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# do this part one time only mkdir /path/to/mytmp chmod 1777 /path/to/mytmp # put this in .bashrc or your login .profile file # it has to execute BEFORE you want TMPDIR to work export TMPDIR=/path/to/mytmp FWIW- 800 MB free on the root "/" directory does not sound like a long term good idea. If the / directory becomes full your system will freeze and/or ...


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Try out ncdu. This is an ncurses-based mc-like directory browser that will let you see which directories are most occupied and optionally delete the ones you're not interested in, as seen on this screenshot:


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There are also nice graphical tools to help figure out what in is taking up lots of space in a directory. I like Filelight which is part of KDE. Here it is exploring /var/cache on my computer. The green and the yellow are related to apt, the red is java, and the magenta is pbuilder. The inner circles the immediate subdirectories and they are broken ...


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You don't say what filesystem type is used for /scratch; I expect it's ext4. ext4 uses 4k blocks for allocation, so that's the smallest amount of space that a filesystem object can use (excluding zero-sized files, of course). ZFS is quite a special filesystem and apparently uses 512-byte blocks for allocating space. Perhaps after you had accessed the ...


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Not necessarily the answer you're looking for, but something good to know about is: sudo du -max /var/lib/jenkins | sort -n That's probably one of the commands I use most often for this sort of thing. The "-a" includes total directory size (so you'll see a directory full of small files as one big directory in the final output, as well as seeing all the ...


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With this command, sudo du -csh * you are missing hidden directories, i.e. * expands to all names starting with anything but a dot (.). That means all directory names starting with a dot are not passed to the du command and their size is not taken into account. In most situations, adding .??* to the parameters would fit the needs : sudo du -csh .??* * ...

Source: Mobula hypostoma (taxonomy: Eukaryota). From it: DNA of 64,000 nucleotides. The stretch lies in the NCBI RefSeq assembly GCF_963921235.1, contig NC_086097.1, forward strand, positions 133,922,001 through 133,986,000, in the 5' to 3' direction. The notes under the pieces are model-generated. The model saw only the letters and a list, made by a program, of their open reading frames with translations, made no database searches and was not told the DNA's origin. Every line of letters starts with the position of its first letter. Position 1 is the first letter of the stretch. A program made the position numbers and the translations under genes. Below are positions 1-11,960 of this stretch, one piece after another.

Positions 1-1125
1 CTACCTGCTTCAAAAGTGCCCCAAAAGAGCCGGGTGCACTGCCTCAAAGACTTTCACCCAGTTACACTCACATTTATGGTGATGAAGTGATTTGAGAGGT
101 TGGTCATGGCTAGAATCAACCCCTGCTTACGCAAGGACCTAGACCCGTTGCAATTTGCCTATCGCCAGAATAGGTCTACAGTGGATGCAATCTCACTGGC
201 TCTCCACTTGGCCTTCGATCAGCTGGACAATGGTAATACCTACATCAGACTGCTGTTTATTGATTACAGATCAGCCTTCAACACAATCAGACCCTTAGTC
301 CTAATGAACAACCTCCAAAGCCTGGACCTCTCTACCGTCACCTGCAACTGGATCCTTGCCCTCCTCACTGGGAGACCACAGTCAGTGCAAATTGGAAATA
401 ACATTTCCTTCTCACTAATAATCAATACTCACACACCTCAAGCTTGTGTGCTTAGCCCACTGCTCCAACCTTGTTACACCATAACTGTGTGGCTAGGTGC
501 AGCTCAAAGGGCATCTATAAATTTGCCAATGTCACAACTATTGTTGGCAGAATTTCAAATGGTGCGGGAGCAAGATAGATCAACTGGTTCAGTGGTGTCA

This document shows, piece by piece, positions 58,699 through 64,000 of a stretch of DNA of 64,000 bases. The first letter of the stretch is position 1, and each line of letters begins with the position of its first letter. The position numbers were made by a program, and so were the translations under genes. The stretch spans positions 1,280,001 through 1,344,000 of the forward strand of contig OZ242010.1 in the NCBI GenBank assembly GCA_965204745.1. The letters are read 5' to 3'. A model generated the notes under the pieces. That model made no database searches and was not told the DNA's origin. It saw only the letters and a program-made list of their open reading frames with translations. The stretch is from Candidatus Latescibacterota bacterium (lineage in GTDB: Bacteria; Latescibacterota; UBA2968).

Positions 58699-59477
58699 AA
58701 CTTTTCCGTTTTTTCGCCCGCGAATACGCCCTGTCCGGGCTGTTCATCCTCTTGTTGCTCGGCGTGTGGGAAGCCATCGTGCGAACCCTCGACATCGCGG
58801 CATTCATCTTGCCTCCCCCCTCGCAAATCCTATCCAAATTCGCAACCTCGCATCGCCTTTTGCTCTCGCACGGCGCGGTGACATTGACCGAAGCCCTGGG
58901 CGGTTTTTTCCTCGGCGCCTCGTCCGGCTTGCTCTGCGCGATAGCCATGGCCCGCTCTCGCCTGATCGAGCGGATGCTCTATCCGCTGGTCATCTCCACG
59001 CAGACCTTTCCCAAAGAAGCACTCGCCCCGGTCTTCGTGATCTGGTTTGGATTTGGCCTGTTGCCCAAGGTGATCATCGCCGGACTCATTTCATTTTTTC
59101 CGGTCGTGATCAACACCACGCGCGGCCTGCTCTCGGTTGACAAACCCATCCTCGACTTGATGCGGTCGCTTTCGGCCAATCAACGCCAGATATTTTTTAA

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If you use either find ... -exec COMMAND {} + or find ... -print0 | xargs -0 COMMAND, xargs or find will be build a list of filename arguments no longer than each command’s defined buffer space (bounded by ARG_MAX). If the buffer space is exhausted, each command will pass the list of filename arguments to COMMAND and start creating a new list. That process ...


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In addition to already suggested causes, it could be also following: a different disk is mounted "over" the existing folder which is full of data du will calculate the size spent of mounted disk and df will show really spent solution: (when possible) unmount all non-root disks and check the size with du -md 1 again. Fix situation by moving hidden folder to ...


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du doesn't seem to accept files piped into it. I think what you're looking for is find /u02/archivelog -type f -mmin -1440 -exec du -ch {} + Using the + instead of the ; makes find build up {} as a list and executes once, instead of executing once for each match. You also need to use -type f, otherwise it'll match the directory itself, which is modified ...


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Your use of {} \; limits the argument of ls to one element. If you are interested in the total of the archive logs you could use: find /u02/archivelog -mmin -1440 -type f -exec wc -c {} + | tail -1 To get the total number of bytes for the files under that directory. Where the {} + puts as many filenames on the commandline presented to wc as the system ...